Now that the Chancellor has revealed his hand, David Galbraith, founder of Swigflasks, runs down his best and worst of the budget from an SMEs point of view.
Here are our best and worst of yesterday’s budget.
Top three best:
1) 26 new enterprise zones have been created
This is great news. These zones are amazing for inspiring people in the locale and giving immediate local support. The more the better I say.
2) 15k has been devoted to small businesses to hire from the apprentice scheme
Brilliant! As long as there isn’t too much red tape around accessing it, I can’t wait to start taking advantage of this. This isn’t just giving young people jobs, but ensuring they are employed by the right people – small businesses that actually need the assistance, with a short chain of command from management. Great inspiration!
3) £165m has been assured as loans for businesses to innovate
Most are not impressed, but I think loans are a very helpful method for upcoming businesses to put their money where their mouth is. There are too many people receiving grants with ‘pie in the sky thinking’ and a good eye for accessing free money for useless ideas. I just hope these loans don’t come with a three-month application process.
Top three worst:
1) Business rate relief
One of the headlining benefits for small business is rate relief, but rate relief is pretty inconsequential for online businesses like mine, which is one of the fastest growing sectors (and most important for export). Small businesses are making less dependence on property these days.
2) BIS funding cut by 17%
This was very disappointing to see. Hopefully just a spring clean rather than removal of key services. BIS was a really important free resource for me as a small growing business.
3) Every SME digitally registered for tax by 2020
Honestly, I loved the decision that every small business has to be digitally registered for tax by end of decade. So what’s my problem with this? It’s far too long away. The digital world is moving fast and new entrants to self-assessment and business taxation will be surprised to find how archaic the current taxation systems are. They are entirely unapproachable and have such a poor user experience.
And here are some other views on the budget from around the SME world:
Rebekah Wallis, director of people & CR National management, Ricoh UK:
“Corporate behaviour is increasingly under scrutiny. In this day and age, every measure possible should be taken to empower and maintain a strong workforce as the number one priority – the rise in the Living Wage and taking significant measures to hire apprentices, can play a huge part in this.”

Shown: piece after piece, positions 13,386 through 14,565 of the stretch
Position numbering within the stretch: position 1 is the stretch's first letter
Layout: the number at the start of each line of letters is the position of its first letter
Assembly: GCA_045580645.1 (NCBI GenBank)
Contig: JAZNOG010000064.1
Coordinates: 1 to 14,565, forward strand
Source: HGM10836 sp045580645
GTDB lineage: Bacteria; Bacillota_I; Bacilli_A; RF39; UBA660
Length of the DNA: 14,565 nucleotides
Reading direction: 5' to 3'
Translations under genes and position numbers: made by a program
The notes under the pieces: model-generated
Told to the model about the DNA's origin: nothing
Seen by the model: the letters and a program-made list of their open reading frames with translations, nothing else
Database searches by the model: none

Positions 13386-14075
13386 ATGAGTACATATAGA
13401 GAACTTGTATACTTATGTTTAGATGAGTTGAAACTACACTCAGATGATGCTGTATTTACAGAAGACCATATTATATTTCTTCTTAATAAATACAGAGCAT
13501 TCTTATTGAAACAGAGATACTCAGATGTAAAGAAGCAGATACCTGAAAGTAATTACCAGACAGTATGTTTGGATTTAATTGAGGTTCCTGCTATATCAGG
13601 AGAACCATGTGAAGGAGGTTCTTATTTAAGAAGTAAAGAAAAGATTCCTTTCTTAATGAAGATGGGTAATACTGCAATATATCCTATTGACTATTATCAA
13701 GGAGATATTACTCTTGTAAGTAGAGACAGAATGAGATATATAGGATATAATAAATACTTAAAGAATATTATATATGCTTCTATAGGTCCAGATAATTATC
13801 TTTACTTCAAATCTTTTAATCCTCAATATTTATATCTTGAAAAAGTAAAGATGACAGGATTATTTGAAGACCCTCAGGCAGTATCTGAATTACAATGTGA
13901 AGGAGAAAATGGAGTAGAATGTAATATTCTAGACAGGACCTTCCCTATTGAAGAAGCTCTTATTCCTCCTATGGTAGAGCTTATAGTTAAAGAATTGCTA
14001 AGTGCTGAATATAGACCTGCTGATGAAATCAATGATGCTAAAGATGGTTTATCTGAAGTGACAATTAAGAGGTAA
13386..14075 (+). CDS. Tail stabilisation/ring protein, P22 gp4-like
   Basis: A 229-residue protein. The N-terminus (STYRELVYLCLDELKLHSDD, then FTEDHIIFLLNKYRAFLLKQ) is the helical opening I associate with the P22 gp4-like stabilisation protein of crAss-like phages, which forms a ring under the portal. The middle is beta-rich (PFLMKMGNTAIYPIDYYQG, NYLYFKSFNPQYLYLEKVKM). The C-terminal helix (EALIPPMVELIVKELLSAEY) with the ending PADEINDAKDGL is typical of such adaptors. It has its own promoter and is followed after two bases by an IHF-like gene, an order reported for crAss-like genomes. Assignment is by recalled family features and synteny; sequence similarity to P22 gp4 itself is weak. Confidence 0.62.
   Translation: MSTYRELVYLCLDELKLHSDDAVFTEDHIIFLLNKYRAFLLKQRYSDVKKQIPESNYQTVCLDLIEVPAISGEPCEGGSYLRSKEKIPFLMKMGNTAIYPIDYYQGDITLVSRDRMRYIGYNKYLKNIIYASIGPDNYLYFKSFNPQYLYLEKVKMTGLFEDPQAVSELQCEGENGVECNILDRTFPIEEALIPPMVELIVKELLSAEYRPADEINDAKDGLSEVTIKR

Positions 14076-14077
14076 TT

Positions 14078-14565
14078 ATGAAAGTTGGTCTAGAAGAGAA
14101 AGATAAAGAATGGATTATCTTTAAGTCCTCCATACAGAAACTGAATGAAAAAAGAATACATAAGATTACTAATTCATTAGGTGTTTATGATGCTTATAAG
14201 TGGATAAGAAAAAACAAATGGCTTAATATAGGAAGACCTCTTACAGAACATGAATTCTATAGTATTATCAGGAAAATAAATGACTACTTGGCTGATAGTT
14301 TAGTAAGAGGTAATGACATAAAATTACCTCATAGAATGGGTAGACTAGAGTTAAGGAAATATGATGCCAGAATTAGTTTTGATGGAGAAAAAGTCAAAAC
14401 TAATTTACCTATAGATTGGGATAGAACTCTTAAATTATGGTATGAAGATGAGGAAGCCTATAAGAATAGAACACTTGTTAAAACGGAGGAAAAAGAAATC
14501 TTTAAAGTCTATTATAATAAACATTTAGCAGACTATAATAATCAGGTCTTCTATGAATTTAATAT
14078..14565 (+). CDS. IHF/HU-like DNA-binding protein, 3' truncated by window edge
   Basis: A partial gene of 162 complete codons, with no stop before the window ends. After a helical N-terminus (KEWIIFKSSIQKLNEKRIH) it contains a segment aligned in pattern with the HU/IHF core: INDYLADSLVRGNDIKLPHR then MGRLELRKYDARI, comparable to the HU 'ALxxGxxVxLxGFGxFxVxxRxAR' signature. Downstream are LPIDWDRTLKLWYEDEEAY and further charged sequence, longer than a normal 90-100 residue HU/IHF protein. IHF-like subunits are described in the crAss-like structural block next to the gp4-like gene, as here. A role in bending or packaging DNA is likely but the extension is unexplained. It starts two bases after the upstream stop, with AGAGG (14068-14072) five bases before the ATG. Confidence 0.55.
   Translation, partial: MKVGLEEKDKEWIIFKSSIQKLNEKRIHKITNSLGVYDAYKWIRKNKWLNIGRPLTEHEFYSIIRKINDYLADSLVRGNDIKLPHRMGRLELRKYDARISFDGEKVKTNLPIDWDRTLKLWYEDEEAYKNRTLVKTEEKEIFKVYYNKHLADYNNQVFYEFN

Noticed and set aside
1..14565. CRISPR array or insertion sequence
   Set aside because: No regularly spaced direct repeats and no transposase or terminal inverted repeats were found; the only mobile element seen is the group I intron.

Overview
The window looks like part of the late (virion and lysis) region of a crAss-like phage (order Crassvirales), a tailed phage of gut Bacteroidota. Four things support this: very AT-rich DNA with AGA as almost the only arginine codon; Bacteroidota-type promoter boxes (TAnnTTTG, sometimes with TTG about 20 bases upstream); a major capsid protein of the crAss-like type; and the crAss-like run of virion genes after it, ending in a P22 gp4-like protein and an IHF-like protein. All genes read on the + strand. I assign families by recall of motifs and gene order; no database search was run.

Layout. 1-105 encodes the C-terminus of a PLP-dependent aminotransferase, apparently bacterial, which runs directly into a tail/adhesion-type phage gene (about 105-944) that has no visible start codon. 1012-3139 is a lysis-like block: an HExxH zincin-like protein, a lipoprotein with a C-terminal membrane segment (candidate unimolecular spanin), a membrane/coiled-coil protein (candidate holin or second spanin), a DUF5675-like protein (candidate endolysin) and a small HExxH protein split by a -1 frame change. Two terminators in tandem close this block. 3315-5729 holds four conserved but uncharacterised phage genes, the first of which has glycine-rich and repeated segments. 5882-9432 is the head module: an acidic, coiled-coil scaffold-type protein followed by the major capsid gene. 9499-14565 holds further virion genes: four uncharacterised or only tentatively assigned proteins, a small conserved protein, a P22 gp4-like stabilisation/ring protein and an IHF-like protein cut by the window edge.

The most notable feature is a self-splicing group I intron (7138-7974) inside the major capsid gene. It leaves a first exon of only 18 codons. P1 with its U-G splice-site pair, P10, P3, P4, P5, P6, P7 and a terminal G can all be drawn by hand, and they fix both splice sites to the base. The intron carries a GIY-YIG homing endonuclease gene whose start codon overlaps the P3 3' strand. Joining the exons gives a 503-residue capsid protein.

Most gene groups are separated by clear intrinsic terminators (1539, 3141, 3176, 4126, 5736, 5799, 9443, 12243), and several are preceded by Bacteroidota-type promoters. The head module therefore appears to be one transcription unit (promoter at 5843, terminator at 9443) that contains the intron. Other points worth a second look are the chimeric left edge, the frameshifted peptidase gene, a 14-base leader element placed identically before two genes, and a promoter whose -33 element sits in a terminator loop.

“As a proud Living Wage employer and champion of apprentices schemes, we believe that all businesses can play a key role in powering forward the responsible economy of the future. Continued investment and support for the Living Wage from any government, as well as the continued backing of apprenticeship training schemes, will incentivise more young people to move into paid work and to develop their crucial skills sets.”
“Businesses that truly care about their societal impact will invest heavily to attract ambitious new talent and to retain a well-rounded and highly-skilled workforce. We therefore welcome any initiatives to further develop the Living Wage in the UK and we welcome the government’s continued commitment to skills with the new apprenticeship levy.”
Tracy Ewen, managing director of IGF Invoice Finance:
“The government’s announcement of further investment into the apprenticeship programme is a vital step in supporting the next generation of working professionals in the UK. By introducing a business-led body and increasing funding per place, the standard of each apprenticeship should ensure high quality, on-the-job training.”
“Small and medium size businesses must use this opportunity to introduce and excel their apprenticeship programmes to give opportunities to individuals who may not wish to attend higher education, or are simply seeking a change in career. It’s important that apprentices are not used as cheap labour, or merely seen as a forgotten element of a commitment to social responsibility, but should be hired as an equal member of staff worth investing in for the long term. By passing on skills and knowledge, businesses will benefit from valuable members of staff who complement other employees – as well as the activity and success of a team.”
“However, in order for the programme to be a success, the government must look to use some of the additional funding to streamline the process for SMEs to implement the apprenticeship scheme. As well as initiating a greater level of joined-up thinking between further education and businesses, this will more easily connect those students seeking employment with the businesses who have apprenticeships available.”
David Clarke, a partner in the Corporate and Commercial team at IBB Solicitors:
“As part of a bold plan to rebalance the economy and to devolve power back to local leaders, the Chancellor, in the Autumn Statement, outlined his plans to enable local government to be self-sufficient by the end of the Parliament. By permitting local authorities to retain 100% of business rates, abolishing the uniform rate and allowing them to reduce business rates to stimulate growth, local leaders will be able to take responsibility for driving local growth. Any increase in business rates is only possible if used to fund specific infrastructure projects. In the meantime, many small businesses will continue to benefit from existing reliefs.”